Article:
Biodiversity and Conservation

, Volume 22, Issue 10, pp 2151–2166 | Cite as

Topographically controlled soil moisture drives plant diversity patterns within grasslands

  • Jesper Erenskjold Moeslund
  • Lars Arge
  • Peder Klith Bøcher
  • Tommy Dalgaard
  • Rasmus Ejrnæs
  • Mette Vestergaard Odgaard
  • Jens-Christian Svenning
Original Paper


Grasslands are recognized as biodiversity hotspots in Europe. However, protection and management of these habitats are currently constrained by a limited understanding of what determines local grassland plant diversity patterns. Here, we combined vegetation records (8,639 inventory plots) from 258 semi-natural grasslands with fine-resolution topographic data based on light detection and ranging technology to investigate the importance of topography—particularly topographically controlled soil moisture—for local and regional grassland plant diversity patterns across a 43,000 km2 lowland region (Denmark). Specifically, we examined the relationships between five vegetation measures representing species composition and richness as well as functional composition (Ellenberg indicator values) and four functional topographic factors representing topographic wetness, potential solar radiation, heat balance and wind exposure. Topography emerged as an important determinant of diversity patterns in both wet and dry grasslands throughout the study region, with topographic wetness being the strongest correlate of the main local (within-site) and regional (among-sites) gradients in species composition and species’ average preferences for soil moisture. Accordingly, topography plays an important role in shaping grassland plant diversity patterns both locally and regionally throughout this lowland European region, with this role mainly driven by topographically controlled soil moisture. These findings suggest hydrology to be important to consider in the planning and management of European grasslands.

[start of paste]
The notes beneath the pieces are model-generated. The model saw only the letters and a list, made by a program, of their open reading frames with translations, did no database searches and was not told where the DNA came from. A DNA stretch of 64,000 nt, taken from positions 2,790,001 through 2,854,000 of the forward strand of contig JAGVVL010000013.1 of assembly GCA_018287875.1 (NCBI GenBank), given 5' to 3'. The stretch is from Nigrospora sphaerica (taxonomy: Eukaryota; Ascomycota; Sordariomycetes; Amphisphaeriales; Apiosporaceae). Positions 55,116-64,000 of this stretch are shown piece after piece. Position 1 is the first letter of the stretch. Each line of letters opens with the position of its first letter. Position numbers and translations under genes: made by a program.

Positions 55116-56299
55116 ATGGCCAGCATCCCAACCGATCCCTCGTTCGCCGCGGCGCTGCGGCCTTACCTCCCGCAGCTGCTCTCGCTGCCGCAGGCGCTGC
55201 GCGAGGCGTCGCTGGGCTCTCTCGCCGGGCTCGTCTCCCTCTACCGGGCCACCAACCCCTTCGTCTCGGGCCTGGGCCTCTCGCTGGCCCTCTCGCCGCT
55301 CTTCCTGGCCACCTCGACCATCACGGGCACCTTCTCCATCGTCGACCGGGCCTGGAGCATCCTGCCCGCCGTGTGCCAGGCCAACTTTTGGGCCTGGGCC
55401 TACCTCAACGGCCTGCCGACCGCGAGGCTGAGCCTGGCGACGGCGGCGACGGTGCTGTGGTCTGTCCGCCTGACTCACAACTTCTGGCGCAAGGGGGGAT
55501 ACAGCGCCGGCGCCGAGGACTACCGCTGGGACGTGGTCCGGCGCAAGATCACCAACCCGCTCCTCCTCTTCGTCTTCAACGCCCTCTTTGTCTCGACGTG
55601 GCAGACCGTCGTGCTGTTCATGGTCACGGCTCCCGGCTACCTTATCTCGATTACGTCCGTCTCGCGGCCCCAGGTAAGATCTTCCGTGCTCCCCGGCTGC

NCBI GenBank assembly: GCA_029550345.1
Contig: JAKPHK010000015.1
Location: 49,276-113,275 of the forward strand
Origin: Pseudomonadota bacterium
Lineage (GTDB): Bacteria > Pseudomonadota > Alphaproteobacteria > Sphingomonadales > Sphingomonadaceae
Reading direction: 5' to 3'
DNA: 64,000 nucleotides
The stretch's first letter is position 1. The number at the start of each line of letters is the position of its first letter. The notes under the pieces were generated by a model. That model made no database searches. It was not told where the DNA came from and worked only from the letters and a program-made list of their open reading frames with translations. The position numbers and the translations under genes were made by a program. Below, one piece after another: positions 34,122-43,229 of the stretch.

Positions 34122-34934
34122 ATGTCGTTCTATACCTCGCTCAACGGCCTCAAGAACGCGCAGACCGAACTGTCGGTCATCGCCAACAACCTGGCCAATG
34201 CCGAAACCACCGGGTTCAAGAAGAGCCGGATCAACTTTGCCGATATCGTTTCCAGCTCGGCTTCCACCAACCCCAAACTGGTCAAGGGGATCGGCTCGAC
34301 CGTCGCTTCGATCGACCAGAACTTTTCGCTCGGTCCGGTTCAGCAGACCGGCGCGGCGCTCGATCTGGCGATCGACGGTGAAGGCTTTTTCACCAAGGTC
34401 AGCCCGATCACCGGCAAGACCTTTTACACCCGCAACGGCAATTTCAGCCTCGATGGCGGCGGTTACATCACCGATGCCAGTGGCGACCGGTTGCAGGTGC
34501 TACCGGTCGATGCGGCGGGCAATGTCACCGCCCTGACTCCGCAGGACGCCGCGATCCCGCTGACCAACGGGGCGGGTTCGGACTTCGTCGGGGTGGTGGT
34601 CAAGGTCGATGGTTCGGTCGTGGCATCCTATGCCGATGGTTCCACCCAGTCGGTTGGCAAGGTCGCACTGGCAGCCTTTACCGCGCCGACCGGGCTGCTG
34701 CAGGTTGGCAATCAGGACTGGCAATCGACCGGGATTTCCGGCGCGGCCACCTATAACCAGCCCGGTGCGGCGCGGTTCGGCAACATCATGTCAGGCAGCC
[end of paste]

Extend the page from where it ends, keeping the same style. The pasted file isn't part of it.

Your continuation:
Europe Light detection and ranging (LiDAR) Local scale NATURA 2000 Solar radiation Topographic wetness index (TWI) Vegetation Wind 



We thank Bettina Nygaard for help accessing the NOVANA data and gratefully acknowledge funding from the Aarhus University Research Foundation via the Center for Interdisciplinary Geospatial Informatics Research (CIGIR), the Danish Strategic Research Council, Center for Massive Data Algorithmics, a Center of the Danish National Research Foundation, and the Oticon Foundation (grant to J.E.M.).

Supplementary material

10531_2013_442_MOESM1_ESM.pdf (115 kb)
Supplementary material 1 (PDF 114 kb)
10531_2013_442_MOESM2_ESM.pdf (338 kb)
Supplementary material 2 (PDF 338 kb)
10531_2013_442_MOESM3_ESM.pdf (42 kb)
Supplementary material 3 (PDF 41 kb)


  1. Amezaga I, Mendarte S, Albizu I et al (2004) Grazing intensity, aspect, and slope effects on limestone grassland structure. Rangel Ecol Manag 57(6):606–612CrossRefGoogle Scholar
  2. Barbour MG et al (1974) Coastal ecology: Bodega Head. University of California Press, CaliforniaGoogle Scholar
  3. Bennie J, Hill MO, Baxter R et al (2006) Influence of slope and aspect on long-term vegetation change in British chalk grasslands. J Ecol 94(2):355–368CrossRefGoogle Scholar
  4. Bennie J, Huntley B, Wiltshire A et al (2008) Slope, aspect and climate: spatially explicit and implicit models of topographic microclimate in chalk grassland. Ecol Model 216(1):47–59CrossRefGoogle Scholar
  5. Beven KJ, Kirkby MJ (1979) A physically based, variable contributing area model of basin hydrology. Hydrol Sci Bull 24(1):43–69CrossRefGoogle Scholar
  6. Bivand R, Altman M, Anselin L et al (2012) Spdep: spatial dependence: weighting schemes, statistics and models. Accessed 19 June 2012